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Oct. 31 'Washington Report' In Briefs

11-07-23 WR Old In Briefs
11-07-23 WR Old In Briefs
Washington Report

Technical difficulties prevented delivery of the Oct. 31 issue of Washington Report to more than half of the NGAUS e-newsletter's 42,000 subscribers last week. The association’s contracted email marketing platform has corrected the problems. Last week’s content — including links to the association's most recent stories and all of the last newsletter's In Brief entries — are included below:

Lawmakers: Provide Guard, Reserve Parental Leave Parity is available here.

Guardsmen, Reservists Get Fewer VA Claims Approved is available here.

NGAUS Staffer Honors Fallen Guardsman, Completes 240th Marathon is available here.

In Brief

OFFICE VISIT Retired Brig. Gen. J. Roy Robinson, the NGAUS president, hosted Lt. Gen. Patrick E. Matlock, the Army deputy chief of staff for operations, plans and training; Lt. Gen. Jon A. Jensen, the Army National Guard director; and Maj. Gen. Joe F. Jarrard, the National Guard Bureau director of operations, for a tour of the National Guard Memorial the afternoon of Oct. 31. The group's visit to the association’s headquarters in Washington, D.C., included a stop at the National Guard Memorial Museum and an office visit.

AGAUS FALL MEETING The adjutants general of the 54 states, territories and the District of Columbia conducted their annual fall meeting as part of the Adjutants General Association of the United States at the National Guard Memorial, the NGAUS headquarters in Washington, D.C., Oct. 31. The agenda included the selection of the group's priorities for the next 12 months. Maj. Gen. John C. Harris, Jr., the adjutant general of Ohio, is the organization's elected president. More information about AGAUS is available at www.agaus.org.

NGEDA CONFERENCE The National Guard Executive Directors Association's annual meeting is set for Jan. 15-19, 2024, at the Fort Pontchartrain Detroit, a Wyndham Hotel in the Michigan city. Each year, the group meets in the host city of that year’s NGAUS conference to share information and to plan for the big event. There is also a special group rate at the hotel, which is next to the Huntington Place Convention Center, the site of the association's 146th General Conference & Exhibition Aug. 23-26, 2024. More information about the NGEDA meeting, including a tentative agenda, is available at www.ngeda.org.

CONGRESS LAST WEEK The Senate was in session last week. Last week was also supposed to be a "District Work Week" for the House, but the process to elect a new Speaker during most of October took precedence over all other work in the lower chamber. House members on Capitol Hill are now playing catch up. Both chambers remain behind on the federal government's annual defense and spending bills.

HOUSE SPEAKER After three weeks of close-door meetings and failed floor votes, House Republicans chose a Speaker of the House Oct. 25. Rep. Mike Johnson, R-La., now holds the top spot in the chamber. Johnson is also second in line to the presidency after Vice President Kamala Harris. The Republican lawmaker is additionally a former member of the House Armed Services Committee. Johnson received a NGAUS Charles Dick Medal of Merit in 2021 for his support of the Louisiana National Guard.

SUICIDES The number of National Guardsmen who died from suicide decreased 18% from calendar year 2021 to 2022, according to Defense Department data released Oct. 26. An annual Pentagon report on military suicides showed a 12% drop in Reservists taking their lives, while active-duty suicides increased 3%. Ninety-seven Guardsmen (82 Army and 15 Air) committed suicide in 2022 compared to 120 (105 Army and 15 Air) in 2021. Guardsmen and Reservists who died from suicide in 2022 were largely enlisted, male, white and under 30 years old. DoD's full report on military suicides for calendar year 2022 is available at www.dspo.mil/Portals/113/Documents/ARSM_CY22.pdf.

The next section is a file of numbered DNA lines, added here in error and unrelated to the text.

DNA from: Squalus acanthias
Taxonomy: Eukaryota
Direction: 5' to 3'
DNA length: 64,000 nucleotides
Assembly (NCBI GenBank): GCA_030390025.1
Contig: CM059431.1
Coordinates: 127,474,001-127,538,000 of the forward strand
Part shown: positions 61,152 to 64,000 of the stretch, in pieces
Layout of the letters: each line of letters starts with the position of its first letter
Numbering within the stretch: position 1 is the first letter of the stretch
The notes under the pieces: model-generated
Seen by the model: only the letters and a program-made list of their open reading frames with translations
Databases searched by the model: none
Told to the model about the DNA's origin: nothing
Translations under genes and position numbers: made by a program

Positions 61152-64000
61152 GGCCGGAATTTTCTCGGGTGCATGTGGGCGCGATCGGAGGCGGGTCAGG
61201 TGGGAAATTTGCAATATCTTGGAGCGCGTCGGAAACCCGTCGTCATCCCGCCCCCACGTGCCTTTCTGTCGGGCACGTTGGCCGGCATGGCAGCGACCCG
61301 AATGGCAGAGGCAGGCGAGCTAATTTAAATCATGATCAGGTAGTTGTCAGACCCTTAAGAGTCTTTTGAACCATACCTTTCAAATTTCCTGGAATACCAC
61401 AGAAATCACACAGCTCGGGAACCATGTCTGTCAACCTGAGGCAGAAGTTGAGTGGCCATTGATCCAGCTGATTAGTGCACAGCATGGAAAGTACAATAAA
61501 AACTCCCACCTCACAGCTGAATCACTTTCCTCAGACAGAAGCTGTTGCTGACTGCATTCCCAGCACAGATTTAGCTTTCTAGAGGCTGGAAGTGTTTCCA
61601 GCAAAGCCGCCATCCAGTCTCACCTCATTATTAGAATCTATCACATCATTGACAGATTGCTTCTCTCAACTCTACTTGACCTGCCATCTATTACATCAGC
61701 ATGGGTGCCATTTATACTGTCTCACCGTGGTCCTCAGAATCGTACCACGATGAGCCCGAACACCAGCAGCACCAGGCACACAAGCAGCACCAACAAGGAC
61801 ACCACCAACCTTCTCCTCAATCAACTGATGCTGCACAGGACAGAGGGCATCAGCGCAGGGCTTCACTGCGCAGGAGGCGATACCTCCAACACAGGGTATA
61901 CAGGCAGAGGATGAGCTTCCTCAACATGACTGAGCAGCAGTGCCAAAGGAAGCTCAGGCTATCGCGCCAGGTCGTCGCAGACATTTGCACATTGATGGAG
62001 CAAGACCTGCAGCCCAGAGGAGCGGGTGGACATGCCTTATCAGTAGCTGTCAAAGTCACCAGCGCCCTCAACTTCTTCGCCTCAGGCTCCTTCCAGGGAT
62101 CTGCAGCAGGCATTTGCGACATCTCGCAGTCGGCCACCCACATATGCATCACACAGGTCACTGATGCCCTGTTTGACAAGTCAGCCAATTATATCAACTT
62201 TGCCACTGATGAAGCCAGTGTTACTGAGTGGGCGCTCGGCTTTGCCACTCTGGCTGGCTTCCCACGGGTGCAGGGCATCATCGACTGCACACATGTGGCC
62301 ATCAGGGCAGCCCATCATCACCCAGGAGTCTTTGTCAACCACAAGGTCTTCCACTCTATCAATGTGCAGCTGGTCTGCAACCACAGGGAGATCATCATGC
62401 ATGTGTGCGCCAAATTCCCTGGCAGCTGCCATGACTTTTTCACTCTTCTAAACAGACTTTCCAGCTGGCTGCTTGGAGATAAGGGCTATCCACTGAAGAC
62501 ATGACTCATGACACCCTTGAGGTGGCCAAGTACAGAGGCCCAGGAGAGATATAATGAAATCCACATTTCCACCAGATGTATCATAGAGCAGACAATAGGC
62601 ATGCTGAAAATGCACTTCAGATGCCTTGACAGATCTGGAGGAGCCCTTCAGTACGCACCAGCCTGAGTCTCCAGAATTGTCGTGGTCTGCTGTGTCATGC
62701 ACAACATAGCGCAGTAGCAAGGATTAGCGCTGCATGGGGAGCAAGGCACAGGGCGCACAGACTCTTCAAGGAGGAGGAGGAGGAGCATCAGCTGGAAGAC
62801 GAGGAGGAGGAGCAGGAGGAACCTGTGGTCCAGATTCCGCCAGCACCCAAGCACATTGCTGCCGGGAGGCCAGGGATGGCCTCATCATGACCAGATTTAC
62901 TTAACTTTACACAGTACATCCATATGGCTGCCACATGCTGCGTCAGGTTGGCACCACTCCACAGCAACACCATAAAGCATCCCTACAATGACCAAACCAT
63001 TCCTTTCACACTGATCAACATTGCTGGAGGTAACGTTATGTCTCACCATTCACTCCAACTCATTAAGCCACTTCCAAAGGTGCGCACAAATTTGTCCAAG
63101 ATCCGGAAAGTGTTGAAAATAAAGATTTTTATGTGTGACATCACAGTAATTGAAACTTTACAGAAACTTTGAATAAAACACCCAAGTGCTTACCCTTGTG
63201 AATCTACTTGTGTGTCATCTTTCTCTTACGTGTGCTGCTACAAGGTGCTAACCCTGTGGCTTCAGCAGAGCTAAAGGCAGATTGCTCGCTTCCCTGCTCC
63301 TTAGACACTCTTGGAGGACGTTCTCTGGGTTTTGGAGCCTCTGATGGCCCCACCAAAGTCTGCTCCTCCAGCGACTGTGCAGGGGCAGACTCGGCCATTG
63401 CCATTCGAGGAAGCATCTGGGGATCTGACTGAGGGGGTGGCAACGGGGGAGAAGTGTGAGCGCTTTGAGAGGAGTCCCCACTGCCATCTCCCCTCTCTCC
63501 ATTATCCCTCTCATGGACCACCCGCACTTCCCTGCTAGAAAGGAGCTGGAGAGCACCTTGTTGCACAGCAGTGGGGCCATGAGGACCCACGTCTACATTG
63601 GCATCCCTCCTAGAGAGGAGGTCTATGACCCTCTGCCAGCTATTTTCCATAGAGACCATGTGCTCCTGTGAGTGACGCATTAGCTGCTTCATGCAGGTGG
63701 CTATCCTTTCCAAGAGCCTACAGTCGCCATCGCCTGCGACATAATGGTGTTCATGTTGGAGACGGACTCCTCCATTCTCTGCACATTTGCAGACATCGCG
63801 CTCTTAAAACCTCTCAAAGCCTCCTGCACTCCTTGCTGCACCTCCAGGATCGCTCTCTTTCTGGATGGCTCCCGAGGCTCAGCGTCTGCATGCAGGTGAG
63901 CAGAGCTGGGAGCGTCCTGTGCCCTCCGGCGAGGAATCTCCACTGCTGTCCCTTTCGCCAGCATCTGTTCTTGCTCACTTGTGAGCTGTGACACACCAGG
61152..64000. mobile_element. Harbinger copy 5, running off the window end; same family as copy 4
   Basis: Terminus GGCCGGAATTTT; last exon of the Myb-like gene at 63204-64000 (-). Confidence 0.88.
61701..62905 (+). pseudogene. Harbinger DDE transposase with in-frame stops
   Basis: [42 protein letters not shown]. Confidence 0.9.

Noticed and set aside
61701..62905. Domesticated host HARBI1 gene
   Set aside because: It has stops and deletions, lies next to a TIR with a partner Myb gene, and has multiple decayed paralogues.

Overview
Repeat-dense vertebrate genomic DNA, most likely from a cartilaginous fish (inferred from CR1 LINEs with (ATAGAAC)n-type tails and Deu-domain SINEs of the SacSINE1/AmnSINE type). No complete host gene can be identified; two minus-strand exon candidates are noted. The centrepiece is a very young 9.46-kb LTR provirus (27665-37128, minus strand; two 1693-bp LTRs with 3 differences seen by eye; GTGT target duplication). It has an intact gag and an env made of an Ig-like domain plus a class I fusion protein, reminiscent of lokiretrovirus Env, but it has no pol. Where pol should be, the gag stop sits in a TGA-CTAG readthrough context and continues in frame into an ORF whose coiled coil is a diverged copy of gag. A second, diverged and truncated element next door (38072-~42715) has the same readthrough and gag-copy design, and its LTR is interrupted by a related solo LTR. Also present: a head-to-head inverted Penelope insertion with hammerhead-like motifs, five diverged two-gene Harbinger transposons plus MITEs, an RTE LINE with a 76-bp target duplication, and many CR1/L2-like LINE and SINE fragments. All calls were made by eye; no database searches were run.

JET FIGHTERS DEPLOY F-16 Fighting Falcons and personnel from the New Jersey Air National Guard’s 119th Expeditionary Fighter Squadron arrived in U.S. Central Command’s area of responsibility last week to bolster the nation's presence in the Middle East, according to an Oct. 24 Air Forces Central press release. The move comes as threats to American forces in the region continue to grow. The exact location of the F-16s wasn't disclosed. U.S. forces in Iraq and Syria have been attacked by militant groups 23 times in the past two weeks, a Pentagon official said Oct. 30.

GUARD LAWMAKER Rep. Jeff Jackson, D-N.C., one of three currently serving National Guard officers in the House of Representatives, plans to leave Congress after his first term ends, the lawmaker announced Oct. 27. Jackson said he plans to run for North Carolina's attorney general position next. Jackson made last week's announcement after North Carolina's legislature finalized a new congressional map that redrew his Democrat-leaning district to one strongly favoring a Republican candidate.

42-YEAR-OLD AIRMEN The Department of the Air Force lifted its maximum age limit for initial entry into the service and the Space Force from 39 to 42 years old on Oct. 25, according to The Air Force Times. The change is the latest in a long series of efforts to expand the talent pool for both services during the continuing recruiting shortage. The shift also applies to both officers and enlisted service members. The U.S. Code of Federal Regulations mandates 17 years old and 42 years old as the minimum and maximum ages for enlistment, respectively. Air Force officials reportedly indicate the service hopes the change will add about 50 recruits a year.

— By NGAUS Staff